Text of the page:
As the Olympic Winter Games take place this month in Beijing, there will be plenty of competition in the 109 medal events. At the same time, there will also be scrutiny regarding anti-doping efforts. These efforts will be made to promote “the spirit of sport” among competing athletes, according to Dr. Marina Suzuki, associate professor & director for the Office of Global Pharmacy Education and Research at the Pacific University School of Pharmacy, who also serves as a pharmacist for the United States Anti-Doping Agency. She is an author of an article that appeared in the August 2021 issue of the American Journal of Pharmaceutical Education (AJPE) that argues the importance and uniqueness of sports pharmacy and asks pharmacists to take on a larger role to promote safe use of drugs among patient-athletes. Here, Suzuki discusses the importance of anti-doping education and the role pharmacy schools can play in helping pharmacists become better equipped with awareness, knowledge and skills so they can be advocates in the fight for clean sports.
Has anti-doping education been part of pharmacy school education generally?
Many pharmacy schools cover the concept of what drugs might cause doping. However, I believe it’s rare that students are taught about detailed anti-doping regulations and how exactly to address special needs of patient-athletes.
Some countries have a dedicated post-graduate degree and/or certification programs in the discipline of Sports Pharmacy or Sports Medicine. In the article published in AJPE, I introduced the certification program currently and successfully implemented by a national anti-doping organization in Japan. It would be ideal if all graduating students can offer appropriate assistance to patient-athletes and if pharmacy education can give them the confidence, so that our graduates at least know when and where to refer patient-athletes to avoid any violation of anti-doping rules.
If it is not part of the curriculum, what steps are needed to include it?
The first step is to recognize that patient-athletes constitute a special patient population. Many pharmacists would agree to categorize pregnant women, pediatric patients, geriatric patients and patients with renal/hepatic failure as a special population. Patient-athletes should also be recognized as such because standard treatment might not be appropriate among patient-athletes, based on the type of sports they play and the timing of their competitions. In the AJPE article, we discussed a few examples such as patient-athletes needing an infusion in an outpatient care setting.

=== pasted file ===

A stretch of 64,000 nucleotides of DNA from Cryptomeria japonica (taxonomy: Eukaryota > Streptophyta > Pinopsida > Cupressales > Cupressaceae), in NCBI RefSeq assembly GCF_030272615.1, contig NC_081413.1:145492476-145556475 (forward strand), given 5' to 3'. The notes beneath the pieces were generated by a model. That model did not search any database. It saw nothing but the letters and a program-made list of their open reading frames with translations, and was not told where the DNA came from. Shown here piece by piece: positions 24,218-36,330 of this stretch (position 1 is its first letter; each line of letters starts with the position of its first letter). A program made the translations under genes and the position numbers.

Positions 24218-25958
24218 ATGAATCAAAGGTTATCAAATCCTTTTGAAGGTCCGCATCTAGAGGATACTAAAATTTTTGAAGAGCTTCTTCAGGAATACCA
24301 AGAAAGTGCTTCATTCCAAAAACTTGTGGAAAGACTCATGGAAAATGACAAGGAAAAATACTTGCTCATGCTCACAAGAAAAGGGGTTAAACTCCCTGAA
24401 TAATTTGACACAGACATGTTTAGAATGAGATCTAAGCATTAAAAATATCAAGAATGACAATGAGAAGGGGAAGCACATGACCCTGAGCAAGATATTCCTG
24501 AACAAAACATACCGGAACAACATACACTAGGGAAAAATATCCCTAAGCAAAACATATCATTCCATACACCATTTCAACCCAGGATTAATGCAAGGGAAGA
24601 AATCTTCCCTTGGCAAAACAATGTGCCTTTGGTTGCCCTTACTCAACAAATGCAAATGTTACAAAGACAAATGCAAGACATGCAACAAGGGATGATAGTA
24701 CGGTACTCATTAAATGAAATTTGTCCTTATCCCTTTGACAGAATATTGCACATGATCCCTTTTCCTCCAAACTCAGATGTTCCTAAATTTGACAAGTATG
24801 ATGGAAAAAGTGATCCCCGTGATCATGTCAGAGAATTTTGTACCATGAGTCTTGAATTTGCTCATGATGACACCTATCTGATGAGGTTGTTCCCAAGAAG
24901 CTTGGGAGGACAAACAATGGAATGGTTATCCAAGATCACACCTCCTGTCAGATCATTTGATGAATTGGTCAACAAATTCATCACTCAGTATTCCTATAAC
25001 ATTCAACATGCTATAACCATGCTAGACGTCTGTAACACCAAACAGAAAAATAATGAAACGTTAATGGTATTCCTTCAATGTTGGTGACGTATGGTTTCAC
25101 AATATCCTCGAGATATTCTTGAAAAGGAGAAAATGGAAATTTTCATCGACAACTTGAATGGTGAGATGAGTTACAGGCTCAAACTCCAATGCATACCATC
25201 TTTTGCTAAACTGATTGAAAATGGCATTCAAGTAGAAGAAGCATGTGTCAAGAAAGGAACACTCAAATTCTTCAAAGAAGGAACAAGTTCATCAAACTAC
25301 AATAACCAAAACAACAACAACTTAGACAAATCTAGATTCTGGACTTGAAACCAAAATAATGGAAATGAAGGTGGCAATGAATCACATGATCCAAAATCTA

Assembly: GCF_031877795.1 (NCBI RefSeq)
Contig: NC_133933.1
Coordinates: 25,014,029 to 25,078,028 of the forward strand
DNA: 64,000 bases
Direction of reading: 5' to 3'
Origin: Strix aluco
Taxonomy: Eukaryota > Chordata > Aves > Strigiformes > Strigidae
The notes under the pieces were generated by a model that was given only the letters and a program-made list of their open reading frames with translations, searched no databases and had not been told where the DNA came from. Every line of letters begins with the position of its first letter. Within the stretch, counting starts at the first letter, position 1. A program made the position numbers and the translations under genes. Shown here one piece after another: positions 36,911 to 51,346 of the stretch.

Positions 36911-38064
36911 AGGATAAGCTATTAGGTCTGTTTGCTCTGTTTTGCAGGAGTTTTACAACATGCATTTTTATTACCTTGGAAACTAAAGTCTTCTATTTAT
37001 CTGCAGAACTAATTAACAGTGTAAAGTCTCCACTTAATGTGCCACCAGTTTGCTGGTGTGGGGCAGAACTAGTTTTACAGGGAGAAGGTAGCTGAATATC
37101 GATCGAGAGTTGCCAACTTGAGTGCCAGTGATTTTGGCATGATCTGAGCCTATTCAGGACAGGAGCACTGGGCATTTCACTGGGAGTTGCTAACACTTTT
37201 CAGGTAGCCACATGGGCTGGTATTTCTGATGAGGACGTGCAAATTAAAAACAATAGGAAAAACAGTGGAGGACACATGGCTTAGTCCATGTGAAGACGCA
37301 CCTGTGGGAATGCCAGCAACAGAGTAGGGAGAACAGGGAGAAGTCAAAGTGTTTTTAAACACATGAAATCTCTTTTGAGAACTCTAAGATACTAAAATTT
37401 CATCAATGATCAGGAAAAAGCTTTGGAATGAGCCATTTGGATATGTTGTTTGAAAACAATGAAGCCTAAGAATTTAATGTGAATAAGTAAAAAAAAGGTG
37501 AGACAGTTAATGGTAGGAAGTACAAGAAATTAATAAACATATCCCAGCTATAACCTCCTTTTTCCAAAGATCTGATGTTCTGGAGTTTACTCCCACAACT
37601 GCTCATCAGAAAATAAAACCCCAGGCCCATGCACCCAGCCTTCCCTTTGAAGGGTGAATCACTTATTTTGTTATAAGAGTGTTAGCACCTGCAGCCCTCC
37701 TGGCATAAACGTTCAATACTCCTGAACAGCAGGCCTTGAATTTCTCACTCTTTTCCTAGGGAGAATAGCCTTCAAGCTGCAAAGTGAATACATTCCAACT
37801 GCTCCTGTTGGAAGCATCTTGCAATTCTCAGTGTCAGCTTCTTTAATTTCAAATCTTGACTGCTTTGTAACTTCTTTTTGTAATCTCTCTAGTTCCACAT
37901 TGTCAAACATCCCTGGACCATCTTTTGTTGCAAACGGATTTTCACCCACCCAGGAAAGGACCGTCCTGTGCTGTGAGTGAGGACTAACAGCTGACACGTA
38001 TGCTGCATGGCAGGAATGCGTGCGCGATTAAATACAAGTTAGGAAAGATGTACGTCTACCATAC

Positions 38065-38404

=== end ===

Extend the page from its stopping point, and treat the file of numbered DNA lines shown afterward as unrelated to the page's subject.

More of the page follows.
I would imagine concepts on how to treat patient-athletes could be covered as part of special population courses or lectures without creating a new course or elective in the current pharmacy curriculums. It would be helpful to apply the same type of learning objectives and competency statements present for other special patient populations to patient-athletes as well.
What role can pharmacists play in promoting anti-doping?
Pharmacists should be aware of basic anti-doping rules and what medications need to be avoided when taking care of patient-athletes. We should be medication experts with the ability to provide safe and appropriate drug therapy. Also, pharmacists can help athletes and physicians seek exemptions to use treatments deemed necessary for their health when the use might be considered as a violation of anti-doping regulations otherwise. As the use of supplements and natural products is expanding among patient-athletes, pharmacists can also play an important role in educating patient-athletes so that they do not commit any unintentional anti-doping violations.
Is there a specialty in anti-doping education that student pharmacists can pursue?
While some physicians specialize in Sports Medicine, for pharmacists it might be ideal to have basic anti-doping knowledge no matter where we practice. We encounter patient-athletes in various settings rather than specialty care settings, especially in community and ambulatory care settings in general.